In conducting research on the ingredients in cosmetics and household products, I was fascinated to find that many ingredients are not listed on household products. Lysol, for example, only says “Active ingredient: Hydrochloric acid 9.5%”, but that doesn’t explain what the blue colour is. Looking briefly online, I was unable to determine what exactly the blue colour is, so I e-mailed Reckitt Benckiser (Canada) Inc with my query. I will let you all know as soon as I hear back from them.
One product that does include all ingredients on the product label was my container of liquid soap (the brand Softsoap in Ultra Rich Shea Butter). On the list:
Aqua: Water (it is a legal requirement that products use the scientific names for ingredients).
Sodium Laureth Sulfate: A commonly-used foaming agent in many household products. It is often used in shampoos. To a lesser degree, it has been used in toothpastes. According to several different sources (which you can view here, here, and here), sodium laureth sulfate is likely not the healthiest ingredient that we can use. Some research has shown that it is a dangerous chemical which irritates and dries the skin, and may even be toxic to some of our organ systems.
Although there has been speculation that sodium laureth sulfate is a carcinogen, there appears to be conflicting information across the board. Most sources seem to agree that sodium laureth sulfate does not cause cancer.
When I first began reading about sodium laureth sulfate, I couldn’t help but think of hydrogenated and partially hydrogenated oils (AKA trans fats) and how they are used in products to achieve a creamy consistency. Judging from the basic research that I have done, it does not appear as though sodium laureth sulfate is nearly as dangerous or as toxic as hydrogenated and partially hydrogenated oils are, but it’s the same kind of idea: we use the ingredient because it has properties which serve our purposes (foaming from sodium laureth sulfate; creaminess from hydrogenated and partially hydrogenated oils), rather than because the ingredient is truly necessary and good for us.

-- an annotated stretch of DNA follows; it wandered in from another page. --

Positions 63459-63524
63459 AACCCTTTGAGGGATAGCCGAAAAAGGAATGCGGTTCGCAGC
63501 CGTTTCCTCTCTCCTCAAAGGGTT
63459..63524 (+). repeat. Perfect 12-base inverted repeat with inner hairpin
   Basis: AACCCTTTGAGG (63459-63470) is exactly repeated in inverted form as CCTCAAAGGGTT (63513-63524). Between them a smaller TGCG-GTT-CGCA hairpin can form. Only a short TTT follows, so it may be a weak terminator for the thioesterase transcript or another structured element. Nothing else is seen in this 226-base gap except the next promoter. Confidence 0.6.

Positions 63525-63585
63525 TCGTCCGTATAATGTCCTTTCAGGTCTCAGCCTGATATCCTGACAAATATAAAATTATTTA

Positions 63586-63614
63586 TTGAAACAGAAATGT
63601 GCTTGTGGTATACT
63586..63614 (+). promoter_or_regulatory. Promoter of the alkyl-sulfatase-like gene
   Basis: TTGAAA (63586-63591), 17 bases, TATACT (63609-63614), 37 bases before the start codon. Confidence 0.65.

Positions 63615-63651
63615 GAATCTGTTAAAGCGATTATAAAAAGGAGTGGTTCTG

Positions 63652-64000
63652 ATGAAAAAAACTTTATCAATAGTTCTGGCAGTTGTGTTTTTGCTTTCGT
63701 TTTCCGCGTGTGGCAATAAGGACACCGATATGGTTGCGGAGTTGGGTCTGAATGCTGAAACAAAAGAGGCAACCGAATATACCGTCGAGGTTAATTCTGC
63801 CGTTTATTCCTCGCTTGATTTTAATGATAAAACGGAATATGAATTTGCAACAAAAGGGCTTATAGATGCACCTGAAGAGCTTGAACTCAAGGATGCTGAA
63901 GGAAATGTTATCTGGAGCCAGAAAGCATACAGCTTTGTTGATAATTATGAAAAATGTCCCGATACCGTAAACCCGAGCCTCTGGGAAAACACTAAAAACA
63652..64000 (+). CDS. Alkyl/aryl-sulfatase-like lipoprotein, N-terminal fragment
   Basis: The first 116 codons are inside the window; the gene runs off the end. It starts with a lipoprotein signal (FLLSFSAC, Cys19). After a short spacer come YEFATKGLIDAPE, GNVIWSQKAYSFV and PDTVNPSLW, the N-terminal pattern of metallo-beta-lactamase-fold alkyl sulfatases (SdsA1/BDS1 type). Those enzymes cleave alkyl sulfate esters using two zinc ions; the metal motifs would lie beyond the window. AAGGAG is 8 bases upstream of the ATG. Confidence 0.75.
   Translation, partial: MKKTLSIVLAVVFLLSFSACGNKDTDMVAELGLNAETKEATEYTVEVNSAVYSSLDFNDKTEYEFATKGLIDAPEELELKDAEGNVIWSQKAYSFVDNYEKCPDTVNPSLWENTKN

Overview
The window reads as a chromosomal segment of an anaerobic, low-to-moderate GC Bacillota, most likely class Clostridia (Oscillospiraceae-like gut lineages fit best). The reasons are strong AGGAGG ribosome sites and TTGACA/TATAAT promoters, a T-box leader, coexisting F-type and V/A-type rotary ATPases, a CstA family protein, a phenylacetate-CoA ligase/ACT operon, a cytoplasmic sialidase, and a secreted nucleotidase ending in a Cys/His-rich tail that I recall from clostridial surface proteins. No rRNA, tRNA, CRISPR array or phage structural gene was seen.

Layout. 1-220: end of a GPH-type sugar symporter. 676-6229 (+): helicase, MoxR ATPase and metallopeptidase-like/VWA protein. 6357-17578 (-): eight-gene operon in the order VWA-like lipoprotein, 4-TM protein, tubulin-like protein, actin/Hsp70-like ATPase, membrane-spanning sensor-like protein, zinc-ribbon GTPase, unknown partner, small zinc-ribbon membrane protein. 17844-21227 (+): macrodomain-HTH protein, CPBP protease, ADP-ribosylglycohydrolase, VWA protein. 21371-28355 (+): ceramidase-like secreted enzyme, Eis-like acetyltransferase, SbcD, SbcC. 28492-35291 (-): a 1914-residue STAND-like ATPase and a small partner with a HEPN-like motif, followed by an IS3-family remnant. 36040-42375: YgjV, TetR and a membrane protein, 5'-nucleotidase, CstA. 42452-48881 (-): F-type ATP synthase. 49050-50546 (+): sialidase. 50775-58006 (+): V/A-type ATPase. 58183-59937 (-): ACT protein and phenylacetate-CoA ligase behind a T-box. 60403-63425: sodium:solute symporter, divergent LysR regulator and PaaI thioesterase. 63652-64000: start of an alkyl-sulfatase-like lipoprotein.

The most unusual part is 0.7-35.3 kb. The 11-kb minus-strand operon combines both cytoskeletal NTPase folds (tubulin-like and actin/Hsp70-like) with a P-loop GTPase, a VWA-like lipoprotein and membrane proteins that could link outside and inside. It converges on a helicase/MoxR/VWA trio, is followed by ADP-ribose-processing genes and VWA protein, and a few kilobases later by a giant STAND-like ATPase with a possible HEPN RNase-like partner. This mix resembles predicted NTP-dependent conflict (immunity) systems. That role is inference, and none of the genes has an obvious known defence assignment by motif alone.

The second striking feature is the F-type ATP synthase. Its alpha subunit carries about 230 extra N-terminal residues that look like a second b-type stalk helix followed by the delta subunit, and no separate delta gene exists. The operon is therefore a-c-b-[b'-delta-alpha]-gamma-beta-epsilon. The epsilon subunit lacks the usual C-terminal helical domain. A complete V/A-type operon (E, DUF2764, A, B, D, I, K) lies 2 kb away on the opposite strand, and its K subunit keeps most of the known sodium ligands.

Acrylates copolymer: A stabilizing ingredient. Some sources describe it as being an irritant to the skin. And yet we use it to wash our hands? Other sources show that we do not have very much information about the ingredient.
Sodium Chloride: Salt! It’s pretty safe for us to use.
Parfum: Used for fragrance. Sources that I found didn’t seem to discuss the issue of health related to this ingredient.
PPG-10 Methyl Glucose Ether: Does not appear to currently have any toxicity concerns for either humans or the environment, but this may also be because not much research appears to have been completed with regards to this ingredient.
DMDM Hydantoin: A preservative. Restricted in cosmetics; known to be an irritant and an allergen.
Butyrospermum Parkii: Shea Butter! A natural product. Works as an emollient and is common in household products.
Gelatin: Surprise, surprise! Animal products can be found anywhere. Even in a bottle of liquid hand soap, we’ve got boiled animal bones and skins.
Citric Acid: Natural preservative and organic acid.
Iron Oxides: Used for colour. Considered to be non-toxic.
Overall, there are many ingredients used in a common product like liquid hand soap which appear to be safe in small doses. But that makes me feel uncomfortable. If I’m using the product on a multiple-times-daily basis for months or years at a time, wouldn’t that eventually become harmful? It’s not like eating a piece of chocolate on occasion; with a treat like that, it is eaten in moderation. But using liquid hand soap day after day means that we’re using a small amount, day after day, on a very long-term basis. And I don’t know quite what to make of that.
How does it make you feel? Do you use products that contain these ingredients? Do you know what is in your liquid hand soap?